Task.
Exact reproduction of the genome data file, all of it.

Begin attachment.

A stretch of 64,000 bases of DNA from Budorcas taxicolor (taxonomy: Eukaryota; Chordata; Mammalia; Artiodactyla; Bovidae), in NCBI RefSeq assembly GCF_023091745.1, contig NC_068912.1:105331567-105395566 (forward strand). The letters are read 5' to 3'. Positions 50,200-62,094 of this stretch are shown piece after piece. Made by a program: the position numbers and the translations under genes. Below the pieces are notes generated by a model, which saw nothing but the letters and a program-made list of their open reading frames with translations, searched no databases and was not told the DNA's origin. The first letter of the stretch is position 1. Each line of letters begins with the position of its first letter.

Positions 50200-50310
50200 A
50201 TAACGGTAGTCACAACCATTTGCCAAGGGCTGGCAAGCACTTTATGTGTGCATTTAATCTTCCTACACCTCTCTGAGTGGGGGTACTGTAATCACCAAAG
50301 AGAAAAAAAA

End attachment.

A stretch of 64,000 bases of DNA from Budorcas taxicolor (taxonomy: Eukaryota; Chordata; Mammalia; Artiodactyla; Bovidae), in NCBI RefSeq assembly GCF_023091745.1, contig NC_068912.1:105331567-105395566 (forward strand). The letters are read 5' to 3'. Positions 50,200-62,094 of this stretch are shown piece after piece. Made by a program: the position numbers and the translations under genes. Below the pieces are notes generated by a model, which saw nothing but the letters and a program-made list of their open reading frames with translations, searched no databases and was not told the DNA's origin. The first letter of the stretch is position 1. Each line of letters begins with the position of its first letter.

Positions 50200-50310
50200 A
50201 TAACGGTAGTCACAACCATTTGCCAAGGGCTGGCAAGCACTTTATGTGTGCATTTAATCTTCCTACACCTCTCTGAGTGGGGGTACTGTAATCACCAAAG
50301 AGAAAAAAAA